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Michael Reynolds weaves a compelling and highly informative account of this elite unit comprising the 9th and 10th SS Panzer Divisions in Normandy and during Operation Market Garden, and later the 2nd SS and 9th SS Panzer Divisions in the Ardennes and at the end on the Eastern Front.
As with all of his books this one is meticulously researched and very readable. I particularly appreciate his unsparing and honest appraisals of the respective abilities of the German and Allied military leadership, and the performance of the forces involved. Although he is a clearly a great admirer of these Waffen SS units he does not shy from recounting their atrocious behavior, particularly against civilians.
The section on Market Garden is particularly interesting and it's hard to argue with his conclusions that whilst the Germans and the American airborne divisions, and their leaders, performed magnificently, the same could not be said of the British (as a dual US and British citizen it pains me to say.) From the badly flawed plan for landing the doomed 1st Airborne Division too far from Arnhem to XXX Corps' lacklustre performance in the drive to relieve the airborne troops (and 1st Airborne in particular at the end of the road), Reynolds is razer sharp and on point in his criticisms. Among others, he demolishes the myth that the presence of the II SS Panzer Corps was unknown to Montgomery and the operation's planners, or that the Guards Armoured Division had insufficient infantry available to support a drive on Arnhem once the US 504th Parachute Infantry Regiment had stormed the Waal bridges at Nijmegen, at great cost, in conjunction with Guards tanks.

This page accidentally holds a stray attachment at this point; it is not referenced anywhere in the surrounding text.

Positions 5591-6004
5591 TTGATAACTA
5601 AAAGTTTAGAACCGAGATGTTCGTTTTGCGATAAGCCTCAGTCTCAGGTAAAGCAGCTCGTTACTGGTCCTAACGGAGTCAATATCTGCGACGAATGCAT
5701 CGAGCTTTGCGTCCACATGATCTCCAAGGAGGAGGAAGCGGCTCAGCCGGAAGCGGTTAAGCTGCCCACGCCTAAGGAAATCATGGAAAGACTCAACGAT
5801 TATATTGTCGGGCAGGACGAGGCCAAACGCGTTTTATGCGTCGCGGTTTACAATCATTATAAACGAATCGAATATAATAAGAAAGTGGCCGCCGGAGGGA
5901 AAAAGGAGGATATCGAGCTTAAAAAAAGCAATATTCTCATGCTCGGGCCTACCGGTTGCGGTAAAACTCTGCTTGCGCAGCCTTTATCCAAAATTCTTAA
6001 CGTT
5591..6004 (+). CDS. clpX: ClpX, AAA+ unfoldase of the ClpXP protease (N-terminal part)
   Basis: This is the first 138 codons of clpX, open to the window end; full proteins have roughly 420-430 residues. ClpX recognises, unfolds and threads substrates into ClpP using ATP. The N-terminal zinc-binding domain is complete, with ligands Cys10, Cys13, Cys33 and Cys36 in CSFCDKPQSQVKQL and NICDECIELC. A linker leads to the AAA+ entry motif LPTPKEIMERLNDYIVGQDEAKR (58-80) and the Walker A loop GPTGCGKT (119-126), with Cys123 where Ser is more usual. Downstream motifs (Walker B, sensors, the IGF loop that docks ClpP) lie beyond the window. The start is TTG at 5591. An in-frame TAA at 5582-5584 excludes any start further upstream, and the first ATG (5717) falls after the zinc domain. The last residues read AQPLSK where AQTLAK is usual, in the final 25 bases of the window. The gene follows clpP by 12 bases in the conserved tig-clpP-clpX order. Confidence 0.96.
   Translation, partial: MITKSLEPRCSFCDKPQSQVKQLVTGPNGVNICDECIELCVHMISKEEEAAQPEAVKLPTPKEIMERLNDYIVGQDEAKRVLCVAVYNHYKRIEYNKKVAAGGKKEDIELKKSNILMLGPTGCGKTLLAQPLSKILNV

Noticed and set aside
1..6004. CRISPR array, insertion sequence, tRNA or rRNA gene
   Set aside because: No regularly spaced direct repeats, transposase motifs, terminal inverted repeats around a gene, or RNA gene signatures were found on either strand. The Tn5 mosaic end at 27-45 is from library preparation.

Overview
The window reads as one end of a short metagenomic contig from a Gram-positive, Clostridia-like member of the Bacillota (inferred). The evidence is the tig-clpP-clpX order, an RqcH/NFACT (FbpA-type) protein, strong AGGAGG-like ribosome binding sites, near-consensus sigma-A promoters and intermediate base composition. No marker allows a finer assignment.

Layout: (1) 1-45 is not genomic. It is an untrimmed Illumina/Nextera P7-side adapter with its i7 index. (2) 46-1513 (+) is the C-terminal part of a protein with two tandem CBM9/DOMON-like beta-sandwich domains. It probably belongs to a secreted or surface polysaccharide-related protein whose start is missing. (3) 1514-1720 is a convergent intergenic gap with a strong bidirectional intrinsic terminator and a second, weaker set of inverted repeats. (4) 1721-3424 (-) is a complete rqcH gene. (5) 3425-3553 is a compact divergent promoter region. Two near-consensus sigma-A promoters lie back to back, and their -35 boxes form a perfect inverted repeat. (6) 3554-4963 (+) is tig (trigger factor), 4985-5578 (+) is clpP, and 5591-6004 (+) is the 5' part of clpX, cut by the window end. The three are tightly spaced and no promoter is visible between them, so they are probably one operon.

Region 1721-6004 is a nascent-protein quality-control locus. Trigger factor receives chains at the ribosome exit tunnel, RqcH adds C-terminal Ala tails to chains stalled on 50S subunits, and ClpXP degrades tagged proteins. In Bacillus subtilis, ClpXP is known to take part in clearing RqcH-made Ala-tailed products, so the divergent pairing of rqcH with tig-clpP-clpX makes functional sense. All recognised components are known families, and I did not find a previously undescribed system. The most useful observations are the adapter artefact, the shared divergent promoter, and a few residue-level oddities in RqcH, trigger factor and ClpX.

The sections on the brutal war of attrition in Normandy and the desperate fighting in the Ardennes are also riveting.
For those interested in three of the most important and interesting battles of the campaign in Northwest Europe, and the role of these fearsome German units, this book is a must read.
Posted April 26, 2013
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